The Boogeyman: Director Rob Savage on channelling childhood terror, adapting Stephen King, and creating the terrifying monster

The Boogeyman
(Image credit: 20th Century Studios)

“It’s a story as old as time.” Director Rob Savage here isn’t misremembering the lyrics to the classic Beauty and the Beast song, instead he is describing the myth of the Boogeyman, the monster that lurks in the shadows, ready to feed on your fear. “It’s almost something that we know innately as children”, Savage tells us during our chat for the latest episode of the Inside Total Film podcast. “The Boogeyman lives in the dark spaces of your house – the closet or under the bed – and if you turn on your bedside lamp, you are then safe from the creature.”

The lore of the Boogeyman has been around for centuries, with historians tracing the legend back to as early as the 1500s. It has always existed, haunting us from the darkness, but the monster moved into the spotlight upon the publication of Stephen King’s short story, simply titled The Boogeyman, in the March 1973 issue of Cavalier magazine. That tale has now been brought to the big screen courtesy of director Savage (Host, Dashcam), who admits that given the long history of brilliant King adaptations, he was intimidated by the prospect of taking this one on: “I just tried not to think about it. We knew we wanted this to be a classy adaptation and stand shoulder-to-shoulder with the best ones, but rather than measure ourselves against De Palma [Carrie], Kubrick [The Shining], and these other great filmmakers, we just always went back to King’s writing which informed how we built out our story. Even the stuff we invented had to feel like it belonged in King’s body of work.”

Expanding King's story

chris messina the boogeyman

(Image credit: 20th Century Studios)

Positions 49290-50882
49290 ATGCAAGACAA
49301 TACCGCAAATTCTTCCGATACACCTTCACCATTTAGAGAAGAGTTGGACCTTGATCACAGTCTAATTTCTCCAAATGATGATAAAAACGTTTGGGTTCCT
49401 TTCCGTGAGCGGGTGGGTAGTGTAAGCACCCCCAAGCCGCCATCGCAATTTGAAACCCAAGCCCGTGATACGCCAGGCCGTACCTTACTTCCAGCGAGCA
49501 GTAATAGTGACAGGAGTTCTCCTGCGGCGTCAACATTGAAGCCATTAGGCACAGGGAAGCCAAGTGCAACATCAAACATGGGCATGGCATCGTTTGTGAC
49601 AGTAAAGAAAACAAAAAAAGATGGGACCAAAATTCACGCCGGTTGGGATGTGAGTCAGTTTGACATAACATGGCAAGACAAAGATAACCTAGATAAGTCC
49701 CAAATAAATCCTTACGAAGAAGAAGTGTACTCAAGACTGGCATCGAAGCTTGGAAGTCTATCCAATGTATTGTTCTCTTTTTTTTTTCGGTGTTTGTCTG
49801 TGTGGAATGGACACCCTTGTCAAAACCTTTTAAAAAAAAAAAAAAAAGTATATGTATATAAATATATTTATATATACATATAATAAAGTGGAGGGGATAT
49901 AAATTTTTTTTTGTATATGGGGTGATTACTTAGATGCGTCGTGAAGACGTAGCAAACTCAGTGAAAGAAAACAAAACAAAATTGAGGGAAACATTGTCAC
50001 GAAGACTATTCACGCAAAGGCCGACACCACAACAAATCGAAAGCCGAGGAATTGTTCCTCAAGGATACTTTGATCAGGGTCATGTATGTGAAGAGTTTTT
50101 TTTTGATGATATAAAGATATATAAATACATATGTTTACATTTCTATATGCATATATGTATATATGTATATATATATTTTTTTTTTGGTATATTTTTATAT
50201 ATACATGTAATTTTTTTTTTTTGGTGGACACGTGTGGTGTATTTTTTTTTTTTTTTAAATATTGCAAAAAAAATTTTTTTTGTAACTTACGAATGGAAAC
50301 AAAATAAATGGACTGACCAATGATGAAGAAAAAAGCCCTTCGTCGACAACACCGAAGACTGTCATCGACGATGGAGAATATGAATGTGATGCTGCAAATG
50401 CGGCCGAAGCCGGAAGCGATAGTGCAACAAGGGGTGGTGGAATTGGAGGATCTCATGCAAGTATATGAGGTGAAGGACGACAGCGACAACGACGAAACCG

As Savage states, his feature significantly fleshes out King’s original story; something it had no choice but to do given that the source material is only a few pages long. The director tells us that this was actually the most daunting aspect of the filmmaking process, but thankfully the author gave the script the thumbs up: “I was the most anxious when we sent the script to King before shooting – we all know that he isn’t shy about voicing his opinions and I wanted to make sure he felt like we were building on the themes of his book, expanding upon it in a satisfying way. He loved the script, gave some great feedback, and as soon as we had that we felt like we were on a noble path with this movie, we could shoot it. But it is weird, most of this film is invention, the short story is pretty much contained within our first act, then it goes and becomes its own thing.”

As soon as we had that we felt like we were on a noble path with this movie

The opening scenes see a man named Lester Billings (David Dastmalchian) visit therapist Will Harper (Chris Messina), seeking help as he is being hunted by the Boogeyman. However, whilst the short story simply recounts Lester’s misfortunes, the film centers on the Harper family, seeing how this terrifying evil now turns its attention to Will and his two daughters - Sadie (Sophie Thatcher) and Sawyer (Vivien Lyra Blair). Writer duo Scott Beck and Bryan Woods (no strangers to horror having penned A Quiet Place) were responsible for this shift in focus, but when Savage came on board he made his own changes too. Wanting to recreate how he felt upon reading King’s story as a kid, the filmmaker decided that we should mostly see the events of the film through the children’s eyes: “Beck and Woods had done this draft that ended up being very different to the final film, it very much played in the world of Will and adults. I had read this story way too young, aged 11/12, and it messed me up completely to this day. I wanted to make audiences feel like I felt as a terrified little boy. Also, if you are doing a movie called The Boogeyman it had to be told from the perspective of the younger characters. The Boogeyman is the first name we give to the darkness that terrifies us as kids, so it felt like that was the way to attack it, reframing it to be about the Harper sisters.”

The catharsis of horror

The Boogeyman